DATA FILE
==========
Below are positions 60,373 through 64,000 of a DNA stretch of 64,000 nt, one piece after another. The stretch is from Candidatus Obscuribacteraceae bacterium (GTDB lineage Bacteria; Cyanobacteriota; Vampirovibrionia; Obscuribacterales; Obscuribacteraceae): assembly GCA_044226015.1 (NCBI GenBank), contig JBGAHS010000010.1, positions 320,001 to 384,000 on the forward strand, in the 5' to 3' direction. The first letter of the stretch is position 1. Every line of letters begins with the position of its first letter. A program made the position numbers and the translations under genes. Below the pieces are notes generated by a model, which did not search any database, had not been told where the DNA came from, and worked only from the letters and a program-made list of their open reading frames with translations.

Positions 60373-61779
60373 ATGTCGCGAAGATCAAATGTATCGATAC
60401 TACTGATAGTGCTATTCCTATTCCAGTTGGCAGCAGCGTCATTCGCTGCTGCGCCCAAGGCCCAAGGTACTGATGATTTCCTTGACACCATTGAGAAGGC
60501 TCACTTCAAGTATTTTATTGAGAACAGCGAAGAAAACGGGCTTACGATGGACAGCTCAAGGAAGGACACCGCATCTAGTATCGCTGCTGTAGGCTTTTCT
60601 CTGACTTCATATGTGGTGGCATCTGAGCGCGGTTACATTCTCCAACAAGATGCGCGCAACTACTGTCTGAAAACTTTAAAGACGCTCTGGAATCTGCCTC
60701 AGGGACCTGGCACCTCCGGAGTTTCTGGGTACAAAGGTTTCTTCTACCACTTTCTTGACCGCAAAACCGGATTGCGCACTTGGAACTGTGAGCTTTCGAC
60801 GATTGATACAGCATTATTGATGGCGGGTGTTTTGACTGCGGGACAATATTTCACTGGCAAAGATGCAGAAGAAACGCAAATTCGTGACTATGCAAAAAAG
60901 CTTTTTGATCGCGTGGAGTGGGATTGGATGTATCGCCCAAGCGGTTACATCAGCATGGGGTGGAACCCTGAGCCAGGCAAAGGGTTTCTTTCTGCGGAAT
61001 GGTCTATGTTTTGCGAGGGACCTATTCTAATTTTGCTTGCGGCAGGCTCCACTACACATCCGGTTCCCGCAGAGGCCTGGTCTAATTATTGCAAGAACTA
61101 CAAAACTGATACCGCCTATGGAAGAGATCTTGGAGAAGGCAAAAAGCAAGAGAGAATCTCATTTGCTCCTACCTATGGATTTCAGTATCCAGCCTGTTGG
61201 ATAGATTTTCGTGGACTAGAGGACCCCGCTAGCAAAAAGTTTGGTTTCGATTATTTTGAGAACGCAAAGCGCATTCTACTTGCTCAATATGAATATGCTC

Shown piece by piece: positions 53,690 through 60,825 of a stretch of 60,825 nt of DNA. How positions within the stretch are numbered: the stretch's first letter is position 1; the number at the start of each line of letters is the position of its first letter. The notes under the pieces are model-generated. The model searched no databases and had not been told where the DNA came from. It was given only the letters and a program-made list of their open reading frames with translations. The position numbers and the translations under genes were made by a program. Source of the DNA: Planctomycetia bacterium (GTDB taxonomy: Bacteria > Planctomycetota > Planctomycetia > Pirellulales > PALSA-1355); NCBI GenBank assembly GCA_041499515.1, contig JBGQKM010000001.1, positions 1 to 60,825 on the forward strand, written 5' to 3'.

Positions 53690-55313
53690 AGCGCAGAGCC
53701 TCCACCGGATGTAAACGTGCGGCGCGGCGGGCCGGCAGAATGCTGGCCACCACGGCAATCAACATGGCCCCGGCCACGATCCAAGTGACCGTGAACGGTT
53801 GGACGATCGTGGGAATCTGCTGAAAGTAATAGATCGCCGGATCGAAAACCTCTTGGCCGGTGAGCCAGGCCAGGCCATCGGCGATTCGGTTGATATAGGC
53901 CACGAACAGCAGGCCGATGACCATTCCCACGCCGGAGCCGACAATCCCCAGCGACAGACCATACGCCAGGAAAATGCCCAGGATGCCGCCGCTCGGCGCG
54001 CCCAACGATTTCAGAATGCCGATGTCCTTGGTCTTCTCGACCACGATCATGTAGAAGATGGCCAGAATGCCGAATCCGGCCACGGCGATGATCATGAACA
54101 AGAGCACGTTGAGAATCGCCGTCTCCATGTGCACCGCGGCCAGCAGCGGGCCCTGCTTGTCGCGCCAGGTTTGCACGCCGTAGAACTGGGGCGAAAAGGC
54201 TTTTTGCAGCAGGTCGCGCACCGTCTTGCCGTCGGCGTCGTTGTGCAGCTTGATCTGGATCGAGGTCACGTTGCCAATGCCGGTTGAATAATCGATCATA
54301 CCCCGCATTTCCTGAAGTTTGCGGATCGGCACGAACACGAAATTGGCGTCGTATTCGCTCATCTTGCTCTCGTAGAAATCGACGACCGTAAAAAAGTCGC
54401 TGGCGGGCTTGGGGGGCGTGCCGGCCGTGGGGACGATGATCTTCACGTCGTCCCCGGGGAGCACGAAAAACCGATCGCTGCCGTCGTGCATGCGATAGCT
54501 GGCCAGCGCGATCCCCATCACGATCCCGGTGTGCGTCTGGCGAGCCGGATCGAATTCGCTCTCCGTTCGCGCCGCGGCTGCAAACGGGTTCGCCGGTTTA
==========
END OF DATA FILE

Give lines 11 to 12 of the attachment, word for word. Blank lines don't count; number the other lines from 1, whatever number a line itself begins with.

61101 CAAAACTGATACCGCCTATGGAAGAGATCTTGGAGAAGGCAAAAAGCAAGAGAGAATCTCATTTGCTCCTACCTATGGATTTCAGTATCCAGCCTGTTGG
61201 ATAGATTTTCGTGGACTAGAGGACCCCGCTAGCAAAAAGTTTGGTTTCGATTATTTTGAGAACGCAAAGCGCATTCTACTTGCTCAATATGAATATGCTC